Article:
A child is abducted and murdered by two 10-year-olds. An elderly woman and her nurse develop a deep friendship. Five anthropomorphic animals meet in a group therapy session. Those are just a few of the diverse — and often dark — stories that make up this year’s list of Oscar-nominated live action and animated shorts.
The films, which open as two separate programs on Feb. 8 at the Dipson Eastern Hills, are mostly centered on somber topics and themes. But all are unique, expertly crafted entries worthy of praise. They may lack the name recognition of “Bohemian Rhapsody” or “A Star Is Born,” but this is exhilarating, ambitious cinema.
Here are a few highlights, followed by a list of the other scheduled films.
“Detainment”: There is no question which of the nominated shorts is most disturbing. The 30-minute “Detainment” is based on the notorious abduction and murder of little James Bulger in the United Kingdom in 1993. What made the boy’s death even more tragic was the identity of his killers: two 10-year-old boys. “Detainment” has already caused controversy in the U.K., and it’s no wonder; the Bulger case captured the attention of the nation. Yet director Vincent Lambe’s film never sensationalizes the story. It is instead a profound, sobering drama featuring remarkable performances from its two leads playing the murderers.
“Madre (Mother)”: Similarly upsetting is “Madre (Mother),” a tense drama from Spanish filmmaker Rodrigo Sorogoyen. In 17 fast-moving minutes, we watch as a mother receives a call from her young son, who is vacationing in Spain with his father. It soon transpires, however, that the boy is all alone. The short comes to a genuinely unnerving conclusion. Interestingly, the director followed up with a feature-length version featuring the same cast. If the short is any indication, it will be another uneasy watch.
The other Oscar nominated live-action films are:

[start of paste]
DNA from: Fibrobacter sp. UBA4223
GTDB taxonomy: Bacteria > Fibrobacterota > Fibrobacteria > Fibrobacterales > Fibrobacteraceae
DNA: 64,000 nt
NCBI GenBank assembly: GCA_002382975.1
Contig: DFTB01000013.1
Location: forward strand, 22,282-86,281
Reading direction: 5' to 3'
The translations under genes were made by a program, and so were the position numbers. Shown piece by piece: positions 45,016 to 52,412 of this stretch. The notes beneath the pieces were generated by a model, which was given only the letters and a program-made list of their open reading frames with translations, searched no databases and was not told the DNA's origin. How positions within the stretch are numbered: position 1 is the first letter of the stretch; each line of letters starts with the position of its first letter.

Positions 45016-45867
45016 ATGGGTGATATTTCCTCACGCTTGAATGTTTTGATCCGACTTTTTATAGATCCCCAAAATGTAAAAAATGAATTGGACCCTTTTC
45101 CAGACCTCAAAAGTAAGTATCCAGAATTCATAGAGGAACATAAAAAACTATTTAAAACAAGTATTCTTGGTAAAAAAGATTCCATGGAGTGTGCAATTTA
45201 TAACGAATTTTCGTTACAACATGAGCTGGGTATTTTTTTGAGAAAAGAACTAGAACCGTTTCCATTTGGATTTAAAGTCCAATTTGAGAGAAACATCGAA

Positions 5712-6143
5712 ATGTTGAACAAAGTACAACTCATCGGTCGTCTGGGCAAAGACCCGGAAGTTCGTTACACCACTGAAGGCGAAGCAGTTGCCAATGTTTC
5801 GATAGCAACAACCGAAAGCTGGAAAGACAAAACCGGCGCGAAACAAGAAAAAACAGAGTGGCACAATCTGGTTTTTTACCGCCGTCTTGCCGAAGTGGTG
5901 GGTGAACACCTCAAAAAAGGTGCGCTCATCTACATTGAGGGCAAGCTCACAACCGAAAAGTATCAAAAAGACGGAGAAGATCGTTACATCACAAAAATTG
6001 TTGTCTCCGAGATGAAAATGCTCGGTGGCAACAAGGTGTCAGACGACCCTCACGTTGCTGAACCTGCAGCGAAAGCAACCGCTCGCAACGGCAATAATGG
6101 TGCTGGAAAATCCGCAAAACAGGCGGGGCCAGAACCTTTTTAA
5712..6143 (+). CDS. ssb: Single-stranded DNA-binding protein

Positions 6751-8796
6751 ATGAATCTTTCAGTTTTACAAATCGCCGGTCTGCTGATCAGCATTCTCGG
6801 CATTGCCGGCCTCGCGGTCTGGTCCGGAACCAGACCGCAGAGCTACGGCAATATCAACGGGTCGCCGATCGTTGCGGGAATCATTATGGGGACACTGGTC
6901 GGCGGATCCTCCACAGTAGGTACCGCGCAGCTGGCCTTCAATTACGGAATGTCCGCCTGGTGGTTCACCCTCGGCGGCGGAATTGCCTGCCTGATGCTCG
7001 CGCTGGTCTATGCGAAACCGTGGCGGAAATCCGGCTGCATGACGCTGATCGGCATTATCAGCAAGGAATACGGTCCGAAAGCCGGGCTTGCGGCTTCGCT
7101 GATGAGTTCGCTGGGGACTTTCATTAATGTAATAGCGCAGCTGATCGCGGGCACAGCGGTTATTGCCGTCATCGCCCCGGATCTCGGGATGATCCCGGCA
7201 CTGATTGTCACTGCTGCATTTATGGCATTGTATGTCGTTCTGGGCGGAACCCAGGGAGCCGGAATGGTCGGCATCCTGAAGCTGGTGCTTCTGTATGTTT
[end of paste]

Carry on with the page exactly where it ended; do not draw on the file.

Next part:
- “Fauve”: Two boys in the wild play an increasingly aggressive game.
- “Marguerite”: An old woman develops an unlikely friendship and makes peace with her past.
- “Skin”: American racism is front and center in this violent story of an encounter between a young white youth, his family, and a black husband and father.
“Bao”: If there is one film among the nominated live action and animated shorts that local audiences may have seen, it is “Bao.” The latest short from Pixar played before last summer’s “Incredibles 2” — remember, the dumpling one? If not, you are in for a sweet, heartbreaking, but tasty treat. Written and directed by Domee Shi, the Toronto-set comedy is centered around a mother missing her adult son. Soon, she has a new opportunity at motherly love, as one of her lovingly-made dumplings comes to life. Its tone may throw young viewers; when my son and I saw it before “Incredibles 2,” some children in the audience audibly gasped at one moment. Whatever one’s age, prepare to be craving dumplings afterward.
“Weekends”: Like “Bao,” “Weekends” is set in Toronto. Canadian director Trevor Jimenez’s film is, however, much darker — and dumpling-free. The strikingly animated short tells of a boy’s back-and-forth visits to the homes of his divorced parents. Rooted in the sad realities of childhood and featuring an omnipresent Toronto skyline, “Weekends” is reminiscent in tone of 2016 animated powerhouse “My Life as a Zucchini.” Both are visual wonders that pack a surprising punch.
The other Oscar nominated animated films are:
- “Animal Behaviour”: Five animals regularly meet in a group therapy session.
- “Late Afternoon”: An elderly woman journeys to a memory-fueled inner world.
- “One Small Step”: From youth to adulthood, a Chinese-American girl pursues her dream of becoming an astronaut.
Two additional animated films, “Wishing Box” and “Tweet Tweet,” will also be shown as part of the program.
The live-action Oscar-nominated films are Rated R and are purely for adults, with violence, language and genuinely disturbing adult themes. The program runs 109 minutes. The animated films are Rated PG and also include some heavy themes, but are suitable for children ages 8 and older. The program runs for 76 minutes.